September 2, 2010

My Monk Moment and I Think My Therapist Is Out To Kill Me

A couple of weeks ago I finally took the plunge and made an appointment to get some therapy for my lower back which has been aggravating me 'something awful' for quite some time now.  Things have been going really well. I'm learning different stretches/exercises to 'loosen that which is bound' and 'strenghthen that which is weak'. 
(Sounds like the beginning of a sermon but no worries...) 

I really liked my therapist, too.  Until today, when he tried to kill me.

Oh-ho, you laugh do you? 

I. Am. Serious. 

That man who I thought was so kind and helpful has a sadistic streak I never saw coming.

It all started with a new exercise called the 'plank'.  The idea is to lean over a counter and use your stomach muscles to support your lower back. Here is my therapist's very artistic sketch of the 'plank'.

I had been doing this for a few days at home with good success.  And then today, Tony (oh, yes, he does have a name) casually informed me that I was going to 'switch it up a bit'. 

(Warning:  When anyone casually says you are going to 'switch it up a bit' - run for your life.)

And that was when he introduced me to the 'ball' and explained to me how I was going to do the 'plank' on this wiggly, rubbery, slippery ball for 30 seconds.  

Uh...ok.  Sure, Tony. 

But before Tony could do me in, there was a problem.
I approached the ball and attempted to get into 'proper position'.  
I put my arms out and tilted to the left.  I tiltled to the right.
I could not do it.
I hesitated.  I cleared my throat.  I blushed. I croaked...

"Uh, Tony...the ball is...uh,...crooked."

Tony looked at me like I'd. Lost. My. Mind.

I couldn't believe it.  I was having a 'Monk moment'.  In public.  In front of my therapist!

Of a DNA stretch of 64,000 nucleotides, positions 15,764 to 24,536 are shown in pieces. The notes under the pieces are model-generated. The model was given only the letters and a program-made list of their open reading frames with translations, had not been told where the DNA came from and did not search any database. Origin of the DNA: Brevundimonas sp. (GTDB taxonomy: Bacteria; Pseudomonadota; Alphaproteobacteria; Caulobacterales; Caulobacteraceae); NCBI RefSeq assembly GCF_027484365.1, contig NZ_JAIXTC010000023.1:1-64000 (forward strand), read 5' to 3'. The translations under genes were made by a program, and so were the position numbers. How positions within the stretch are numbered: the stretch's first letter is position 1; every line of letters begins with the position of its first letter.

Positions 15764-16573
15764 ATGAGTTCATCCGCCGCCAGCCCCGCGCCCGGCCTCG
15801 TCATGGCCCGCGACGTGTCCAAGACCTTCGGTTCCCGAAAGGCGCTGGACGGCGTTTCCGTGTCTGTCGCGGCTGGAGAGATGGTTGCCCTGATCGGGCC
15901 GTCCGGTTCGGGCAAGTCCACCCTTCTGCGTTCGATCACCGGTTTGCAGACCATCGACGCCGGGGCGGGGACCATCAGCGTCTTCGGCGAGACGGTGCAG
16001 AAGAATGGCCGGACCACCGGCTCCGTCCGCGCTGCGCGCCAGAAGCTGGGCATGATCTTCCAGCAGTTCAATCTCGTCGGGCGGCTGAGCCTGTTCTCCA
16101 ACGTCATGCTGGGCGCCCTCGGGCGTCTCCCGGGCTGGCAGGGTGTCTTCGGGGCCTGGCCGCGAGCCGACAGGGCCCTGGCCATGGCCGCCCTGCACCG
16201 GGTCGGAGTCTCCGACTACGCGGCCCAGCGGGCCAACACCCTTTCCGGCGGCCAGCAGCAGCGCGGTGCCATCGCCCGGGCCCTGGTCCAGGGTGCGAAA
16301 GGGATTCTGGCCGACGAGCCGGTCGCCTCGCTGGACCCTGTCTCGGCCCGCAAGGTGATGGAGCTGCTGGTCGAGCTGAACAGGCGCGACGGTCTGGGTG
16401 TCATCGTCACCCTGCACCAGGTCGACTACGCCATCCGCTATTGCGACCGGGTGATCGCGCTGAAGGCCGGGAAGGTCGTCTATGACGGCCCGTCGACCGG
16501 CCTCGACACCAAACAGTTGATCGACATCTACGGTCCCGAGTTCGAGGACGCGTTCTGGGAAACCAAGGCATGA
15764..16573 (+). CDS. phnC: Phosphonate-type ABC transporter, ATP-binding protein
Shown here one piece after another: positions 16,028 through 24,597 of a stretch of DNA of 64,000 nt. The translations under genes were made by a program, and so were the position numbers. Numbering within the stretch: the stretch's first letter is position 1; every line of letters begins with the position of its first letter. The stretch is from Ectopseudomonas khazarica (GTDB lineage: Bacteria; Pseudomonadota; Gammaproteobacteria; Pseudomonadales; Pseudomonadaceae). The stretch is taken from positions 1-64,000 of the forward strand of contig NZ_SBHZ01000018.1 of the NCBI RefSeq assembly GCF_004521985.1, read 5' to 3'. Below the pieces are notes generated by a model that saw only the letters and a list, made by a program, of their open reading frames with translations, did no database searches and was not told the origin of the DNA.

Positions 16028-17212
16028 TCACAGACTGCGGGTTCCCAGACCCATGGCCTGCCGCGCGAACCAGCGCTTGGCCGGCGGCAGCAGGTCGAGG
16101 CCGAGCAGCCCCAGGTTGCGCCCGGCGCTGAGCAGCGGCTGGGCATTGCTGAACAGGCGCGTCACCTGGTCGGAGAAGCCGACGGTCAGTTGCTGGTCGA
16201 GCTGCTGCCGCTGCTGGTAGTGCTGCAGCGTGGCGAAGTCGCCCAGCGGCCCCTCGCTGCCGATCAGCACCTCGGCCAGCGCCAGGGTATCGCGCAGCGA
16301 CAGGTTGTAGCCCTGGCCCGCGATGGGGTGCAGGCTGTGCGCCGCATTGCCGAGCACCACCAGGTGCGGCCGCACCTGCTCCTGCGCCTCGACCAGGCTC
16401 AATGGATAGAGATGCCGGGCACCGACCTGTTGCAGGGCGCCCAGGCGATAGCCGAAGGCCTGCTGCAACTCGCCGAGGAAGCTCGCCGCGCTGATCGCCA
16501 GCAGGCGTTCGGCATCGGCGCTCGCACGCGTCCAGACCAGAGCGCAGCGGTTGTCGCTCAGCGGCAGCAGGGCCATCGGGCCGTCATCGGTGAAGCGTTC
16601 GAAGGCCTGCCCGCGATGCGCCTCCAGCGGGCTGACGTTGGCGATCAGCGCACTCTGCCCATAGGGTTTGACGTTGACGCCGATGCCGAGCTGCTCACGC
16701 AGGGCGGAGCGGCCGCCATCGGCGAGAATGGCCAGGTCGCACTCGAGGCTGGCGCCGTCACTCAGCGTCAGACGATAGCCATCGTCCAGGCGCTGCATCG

OK - pause the story. WHAT is a 'Monk moment', you ask?  A little explanation. 

"Monk" is a character on a show called...well, "Monk".  Here's a description:

"Adrian Monk is a brilliant detective for the San Francisco Police Department despite retaining limitations rooted in his obsessive–compulsive disorder (OCD). Monk's compulsive habits are numerous, and a number of phobias compound his situation, such as his fear of germs and cups. Monk has 312 fears, some of which are milk, ladybugs, harmonicas, heights, imperfection and risk. The OCD and plethora of phobias inevitably lead to very awkward situations and cause problems for Monk and anyone around him, as he investigates cases. These same personal struggles, particularly the OCD, are what aid him in solving cases such as his sharp memory, specific mindset and attention to detail."

OK.  Got it?  Good.  Back to the story. 


Now where was I...

Oh, yeah, Tony thought I had lost my mind. 

You see, the stripes on the ball were crooked.  How could I lean straight on a ball with crooked lines.
I just could not do it!

Here is what I mean.

The ball with crooked lines.

The ball with straight lines.

This was So. Much. Better.  

Tony held the ball straight.  "You can do this!" he encouraged me.